Music for you to play and sing … from Nigel Don
Arranging Christmas …
History caught up with me when I received a phone call from Ray Tennant, a brass band conductor I'd not seen in twenty five years, but who had just rediscovered some arrangements I gave him. They were a surprisingly legible manuscript set of parts which the band had not only enjoyed playing but have now recorded for a fund raising CD.
I'm delighted to say that you can hear Ray’s recordings with the Whitburn Band of my arrangements on the Brass Band pages. You can also download, free of charge, sheet music for the arrangements of "Silent Night" and "God Rest You Merry Gentlemen" together with a short score for the conductor.
Happy playing and Happy Christmas!
To hear ourselves as others hear us …
I was privileged a few weeks ago to hear my Suite on Brother James’ Air played in Durham Cathedral by the sub-
There are two reasons why we need feedback from quality live performers. Firstly because it is only then that we get to see what the audience actually thinks of a work; and secondly because once music is in the hands of quality performers anything which then seems unsatisfactory must be inherent in what we wrote, and there will be lessons to learn.
It’s not about “knowing what it sounds like”, not least because computers can now show us that pretty accurately; it’s about understanding what performers and audiences make of the music and there’s no short cut to that.
So if you run a choir or an orchestra composers will continue to pester you with scores they’d like you to perform; it’s not just self-
The Cello Quartet … full score, no charge
The Christmas and New Year break has given me an opportunity to dust off and revise some old pieces, and I’m now in a position to put the Cello Quartet I wrote for Lynda MacGregor and her friends in the Cello Consort in 1992 on this website (see News and Cello Quartet).
It’s interesting to reflect on the way in which communication has changed in the intervening twenty five years. We did have music software so the original was not in manuscript, but the internet was the preserve of academics so bits of paper needed to be printed and despatched via the Royal Mail.
Now I can enable you to access the score and parts anywhere on the globe and without charge. The outer movements are quite challenging particularly for the first cello, but the slow movement should be useful to any teacher looking for material for a group of pupils. I hope it’s useful.
Singing for Macmillan Cancer Support
Spring 2017; I was delighted to hear that the singing group Tonic Solway is helping to raise funds for Macmillan at their Spring Concert (see News)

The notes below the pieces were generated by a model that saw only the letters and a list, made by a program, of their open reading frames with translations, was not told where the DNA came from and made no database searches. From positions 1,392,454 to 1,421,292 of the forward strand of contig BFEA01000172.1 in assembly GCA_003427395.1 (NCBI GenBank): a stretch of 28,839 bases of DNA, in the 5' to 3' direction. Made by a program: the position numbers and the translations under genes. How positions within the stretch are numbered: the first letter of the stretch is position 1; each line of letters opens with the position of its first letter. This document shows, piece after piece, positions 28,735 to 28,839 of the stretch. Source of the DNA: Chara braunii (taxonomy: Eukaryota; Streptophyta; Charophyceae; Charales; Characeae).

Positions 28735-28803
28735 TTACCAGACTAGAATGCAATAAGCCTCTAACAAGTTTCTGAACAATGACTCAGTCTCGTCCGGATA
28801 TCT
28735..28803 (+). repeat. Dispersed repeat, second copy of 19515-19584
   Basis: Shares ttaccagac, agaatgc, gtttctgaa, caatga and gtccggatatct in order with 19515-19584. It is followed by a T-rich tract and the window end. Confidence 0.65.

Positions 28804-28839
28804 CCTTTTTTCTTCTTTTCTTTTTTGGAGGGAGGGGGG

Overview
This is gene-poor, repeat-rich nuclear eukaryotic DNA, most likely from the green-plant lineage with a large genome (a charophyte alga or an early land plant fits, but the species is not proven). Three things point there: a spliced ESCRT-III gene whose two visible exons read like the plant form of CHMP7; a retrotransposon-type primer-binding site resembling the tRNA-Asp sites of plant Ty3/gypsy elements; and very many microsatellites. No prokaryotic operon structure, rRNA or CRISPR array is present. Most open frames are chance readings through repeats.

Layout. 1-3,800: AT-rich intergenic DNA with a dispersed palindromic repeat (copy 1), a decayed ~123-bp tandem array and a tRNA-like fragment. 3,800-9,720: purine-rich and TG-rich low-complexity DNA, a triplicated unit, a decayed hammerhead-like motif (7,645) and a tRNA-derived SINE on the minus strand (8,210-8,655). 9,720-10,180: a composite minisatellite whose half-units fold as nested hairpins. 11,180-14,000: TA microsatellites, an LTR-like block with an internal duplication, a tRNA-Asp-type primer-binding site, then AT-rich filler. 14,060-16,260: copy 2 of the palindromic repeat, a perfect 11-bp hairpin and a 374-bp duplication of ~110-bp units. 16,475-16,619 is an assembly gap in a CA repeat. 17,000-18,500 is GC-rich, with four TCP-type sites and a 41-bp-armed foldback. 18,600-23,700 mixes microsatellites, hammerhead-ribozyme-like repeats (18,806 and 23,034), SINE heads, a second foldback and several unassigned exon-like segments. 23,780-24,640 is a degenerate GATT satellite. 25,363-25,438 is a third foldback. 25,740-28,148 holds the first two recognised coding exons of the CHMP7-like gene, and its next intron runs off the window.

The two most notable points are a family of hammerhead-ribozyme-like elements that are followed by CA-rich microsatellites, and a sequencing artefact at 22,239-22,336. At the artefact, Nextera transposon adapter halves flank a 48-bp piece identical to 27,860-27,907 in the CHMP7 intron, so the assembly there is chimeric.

Macmillan plays a hugely important role in looking after people who are living with cancer, and the work of their nurses is well appreciated.
Tonic Solway’s programme is interesting and varied; it includes my settings of songs by Hilaire Belloc and John J Bell, and if you can get to Gatehouse of Fleet or Newton Stewart for the concerts, I am sure you will enjoy them.
Singable Psalms; and a blessing
Nigel is relieved …
11 November 2017; I recently had the opportunity to hear some of my choir pieces rehearsed by the choir of St Mary’s Church, Dundee with their musical director Graeme Stevenson at the organ.
It was great fun to hear what they really sounded like, and encouraging to know that the choir felt it was all singable. This is always a practical concern because my Sibelius programme can “sing anything”. So the settings of Psalm 27, Psalm 119 (no, not all of it) and the Aaronic blessing have been given a clean bill of health.
Many thanks to Graeme and his choristers. The psalms are both for SATB choir and organ; the Aaronic blessing also in four parts but unaccompanied.
You can find the music on this website in Church Music, and proper printed copies are available from me on request. (SATB=Soprano Alto Tenor Bass)
A New Magnificat … or Mary’s Song
Nigel writes …
Hearing the singers at Christmas carol services is always enjoyable and even inspiring. This year I had the opportunity to produce a new version of Mary’s Song (sometimes known by its Latin name: the Magnificat).
Members of Chalmers Church in Morningside, Edinburgh, performed Mary’s song. Three singers were accompanied by an instrumental group comprising flute, violin, clarinet (covering the 2nd violin part), cello and piano. It’s always a privilege to hear musicians play music I have composed or arranged.
The score is on the website on the Church Music page; and I’ll also make the parts available here in good time for next Christmas.
Looking forward to a musical 2018!